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J Urol. 2010 Jan;183(1):362-9. doi: 10.1016/j.juro.2009.08.103.

Oxidative modification of mitochondrial integrity and nerve fiber density in the ischemic overactive bladder.

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  • 1Department of Pathology, Veterans Affairs Boston Healthcare System, Boston, Massachusetts, USA. kazadzoi@bu.edu



To our knowledge the mechanism of neurodegeneration in the overactive bladder remains unknown. We examined mitochondrial integrity and searched for markers of oxidative neural injury in the ischemic overactive bladder.


A rabbit model of overactive bladder was developed by inducing moderate pelvic ischemia. After 16 weeks cystometrograms and blood flow recordings from overactive bladders were compared with those in age matched controls. Bladder tissues were processed to assess oxidative products, oxidative stress sensitive genes and nerve fiber density using enzyme immunoassay, quantitative real-time polymerase chain reaction and immunohistochemical staining, respectively. Tissue ultrastructure was examined by transmission electron microscopy.


Ischemia increased spontaneous bladder contractions and led to cyclic ischemia-reperfusion. Tissue levels of oxidative and nitrosative products, and oxidative stress sensitive genes encoding superoxide dismutase and aldose reductase were up-regulated in the overactive bladder. Transmission electron microscopy of overactive bladder tissues showed mitochondria with distinctive morphological features, characterized by swollen membranes, decreased granules, a total loss of granules and sporadic membrane damage. These changes were associated with sporadic loss of epithelial mucosal membrane, twisted smooth muscle cells, diffused vacuolization and marked neurodegeneration.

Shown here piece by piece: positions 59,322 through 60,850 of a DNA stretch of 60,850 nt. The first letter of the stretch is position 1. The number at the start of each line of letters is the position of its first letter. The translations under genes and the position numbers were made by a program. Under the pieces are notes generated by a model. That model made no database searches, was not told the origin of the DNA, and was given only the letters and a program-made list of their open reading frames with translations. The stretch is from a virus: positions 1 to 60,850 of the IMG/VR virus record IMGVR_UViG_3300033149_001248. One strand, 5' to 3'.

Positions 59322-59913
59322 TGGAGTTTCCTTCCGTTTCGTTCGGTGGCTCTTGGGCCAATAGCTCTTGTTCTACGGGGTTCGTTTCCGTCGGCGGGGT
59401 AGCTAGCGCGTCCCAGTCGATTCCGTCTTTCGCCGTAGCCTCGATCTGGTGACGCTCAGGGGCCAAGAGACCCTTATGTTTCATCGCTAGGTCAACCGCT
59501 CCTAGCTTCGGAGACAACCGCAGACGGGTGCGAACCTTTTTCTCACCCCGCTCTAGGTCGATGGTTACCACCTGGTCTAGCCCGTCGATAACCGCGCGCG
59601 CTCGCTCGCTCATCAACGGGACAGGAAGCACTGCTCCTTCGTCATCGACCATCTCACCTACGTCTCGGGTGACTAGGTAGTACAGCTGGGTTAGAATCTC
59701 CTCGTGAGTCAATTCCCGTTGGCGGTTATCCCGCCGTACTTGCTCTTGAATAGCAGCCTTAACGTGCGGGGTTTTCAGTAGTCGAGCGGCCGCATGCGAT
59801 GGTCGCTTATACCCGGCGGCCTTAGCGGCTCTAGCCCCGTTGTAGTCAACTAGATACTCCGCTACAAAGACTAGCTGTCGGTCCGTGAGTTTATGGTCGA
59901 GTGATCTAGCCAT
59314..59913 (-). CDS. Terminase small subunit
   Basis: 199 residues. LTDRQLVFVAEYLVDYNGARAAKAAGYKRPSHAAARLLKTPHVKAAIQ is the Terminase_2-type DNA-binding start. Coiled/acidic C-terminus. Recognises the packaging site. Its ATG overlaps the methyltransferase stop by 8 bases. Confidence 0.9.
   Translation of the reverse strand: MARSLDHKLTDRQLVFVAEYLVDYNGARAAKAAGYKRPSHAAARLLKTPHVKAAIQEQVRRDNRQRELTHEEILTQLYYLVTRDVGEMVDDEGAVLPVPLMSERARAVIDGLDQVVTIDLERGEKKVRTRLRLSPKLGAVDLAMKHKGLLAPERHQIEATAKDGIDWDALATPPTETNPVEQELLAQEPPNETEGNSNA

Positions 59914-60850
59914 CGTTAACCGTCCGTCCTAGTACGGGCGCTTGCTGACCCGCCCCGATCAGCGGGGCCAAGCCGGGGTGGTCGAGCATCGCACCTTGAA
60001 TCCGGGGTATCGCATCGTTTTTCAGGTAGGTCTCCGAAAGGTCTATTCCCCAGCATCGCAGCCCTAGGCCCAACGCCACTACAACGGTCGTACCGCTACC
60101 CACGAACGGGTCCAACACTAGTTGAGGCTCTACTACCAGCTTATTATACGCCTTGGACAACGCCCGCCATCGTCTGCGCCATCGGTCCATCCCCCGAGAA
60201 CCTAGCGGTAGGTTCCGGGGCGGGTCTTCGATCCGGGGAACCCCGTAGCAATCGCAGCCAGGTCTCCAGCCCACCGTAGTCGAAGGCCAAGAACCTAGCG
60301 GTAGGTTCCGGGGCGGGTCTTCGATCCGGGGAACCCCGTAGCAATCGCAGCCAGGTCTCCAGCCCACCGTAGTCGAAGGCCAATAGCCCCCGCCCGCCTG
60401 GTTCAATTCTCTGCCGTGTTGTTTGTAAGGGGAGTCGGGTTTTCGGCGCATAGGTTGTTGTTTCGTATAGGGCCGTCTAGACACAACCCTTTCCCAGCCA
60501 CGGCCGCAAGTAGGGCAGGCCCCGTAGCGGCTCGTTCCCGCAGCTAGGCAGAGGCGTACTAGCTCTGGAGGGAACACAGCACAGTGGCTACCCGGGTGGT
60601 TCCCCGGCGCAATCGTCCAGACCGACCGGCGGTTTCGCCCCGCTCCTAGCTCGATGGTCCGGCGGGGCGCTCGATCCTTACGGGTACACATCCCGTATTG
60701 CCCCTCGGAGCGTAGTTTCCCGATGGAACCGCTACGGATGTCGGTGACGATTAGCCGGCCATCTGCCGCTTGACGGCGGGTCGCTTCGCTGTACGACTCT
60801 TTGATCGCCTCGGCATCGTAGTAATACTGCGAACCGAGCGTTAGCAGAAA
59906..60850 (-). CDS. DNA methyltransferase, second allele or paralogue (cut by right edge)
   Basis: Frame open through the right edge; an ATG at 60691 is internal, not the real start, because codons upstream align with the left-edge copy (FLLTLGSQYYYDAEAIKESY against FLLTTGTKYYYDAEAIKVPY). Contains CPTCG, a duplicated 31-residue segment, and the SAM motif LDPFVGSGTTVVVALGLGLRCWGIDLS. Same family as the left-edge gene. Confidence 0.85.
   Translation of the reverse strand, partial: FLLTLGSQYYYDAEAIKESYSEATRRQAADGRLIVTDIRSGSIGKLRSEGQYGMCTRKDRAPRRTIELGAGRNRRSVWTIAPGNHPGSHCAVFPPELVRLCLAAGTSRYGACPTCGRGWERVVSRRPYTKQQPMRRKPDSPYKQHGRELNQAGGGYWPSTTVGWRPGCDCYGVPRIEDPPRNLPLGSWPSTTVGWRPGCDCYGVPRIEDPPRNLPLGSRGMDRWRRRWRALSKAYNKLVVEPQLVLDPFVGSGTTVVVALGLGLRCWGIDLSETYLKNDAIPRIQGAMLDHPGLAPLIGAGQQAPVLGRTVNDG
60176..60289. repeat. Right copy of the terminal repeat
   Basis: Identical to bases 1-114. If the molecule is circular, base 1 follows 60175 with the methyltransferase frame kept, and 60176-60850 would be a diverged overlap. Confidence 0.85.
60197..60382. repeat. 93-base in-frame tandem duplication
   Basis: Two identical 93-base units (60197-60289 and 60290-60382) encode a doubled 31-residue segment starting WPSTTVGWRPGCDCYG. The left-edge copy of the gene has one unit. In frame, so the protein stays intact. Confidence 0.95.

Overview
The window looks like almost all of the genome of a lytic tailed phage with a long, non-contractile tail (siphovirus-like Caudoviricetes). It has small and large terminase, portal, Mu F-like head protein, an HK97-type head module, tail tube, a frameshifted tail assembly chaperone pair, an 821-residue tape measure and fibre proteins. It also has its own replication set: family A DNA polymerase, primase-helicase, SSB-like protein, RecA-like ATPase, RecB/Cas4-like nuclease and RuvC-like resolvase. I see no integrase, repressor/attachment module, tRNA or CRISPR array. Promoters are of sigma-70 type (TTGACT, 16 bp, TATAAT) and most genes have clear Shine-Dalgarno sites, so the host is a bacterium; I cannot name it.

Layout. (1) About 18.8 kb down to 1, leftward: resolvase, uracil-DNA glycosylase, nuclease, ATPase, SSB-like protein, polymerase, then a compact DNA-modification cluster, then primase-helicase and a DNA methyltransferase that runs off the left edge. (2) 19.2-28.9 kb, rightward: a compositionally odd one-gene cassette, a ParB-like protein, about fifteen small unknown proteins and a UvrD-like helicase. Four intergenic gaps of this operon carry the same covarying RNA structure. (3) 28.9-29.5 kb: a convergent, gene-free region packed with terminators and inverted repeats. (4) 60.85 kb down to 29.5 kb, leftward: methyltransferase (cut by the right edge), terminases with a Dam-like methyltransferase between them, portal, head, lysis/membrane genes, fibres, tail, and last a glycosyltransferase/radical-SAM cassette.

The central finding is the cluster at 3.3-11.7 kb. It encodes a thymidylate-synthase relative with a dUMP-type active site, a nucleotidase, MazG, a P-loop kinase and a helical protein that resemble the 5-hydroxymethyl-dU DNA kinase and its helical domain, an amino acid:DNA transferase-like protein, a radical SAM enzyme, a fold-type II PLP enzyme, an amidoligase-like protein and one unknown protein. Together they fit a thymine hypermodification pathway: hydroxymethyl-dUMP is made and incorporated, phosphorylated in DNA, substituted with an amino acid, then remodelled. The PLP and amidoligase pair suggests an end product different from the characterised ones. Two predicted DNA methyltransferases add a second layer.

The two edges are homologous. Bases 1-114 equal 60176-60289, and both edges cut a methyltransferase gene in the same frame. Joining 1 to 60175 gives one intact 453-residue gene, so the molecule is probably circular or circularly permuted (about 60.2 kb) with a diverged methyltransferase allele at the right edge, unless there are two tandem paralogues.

Our findings suggest free radical mediated ultrastructural damage and neurodegeneration in the overactive bladder. Overactivity associated mitochondrial stress may have a central role in epithelial damage, smooth muscle cell injury and neurodegeneration. Superoxide dismutase and aldose reductase up-regulation in the overactive bladder imply intrinsic defensive reaction against free radicals that apparently fails to prevent oxidative damage and neurodegeneration. Therapeutic strategies targeting basic mitochondrial processes such as energy metabolism or free radical generation may help better manage wall degeneration and neuropathy in the overactive bladder.

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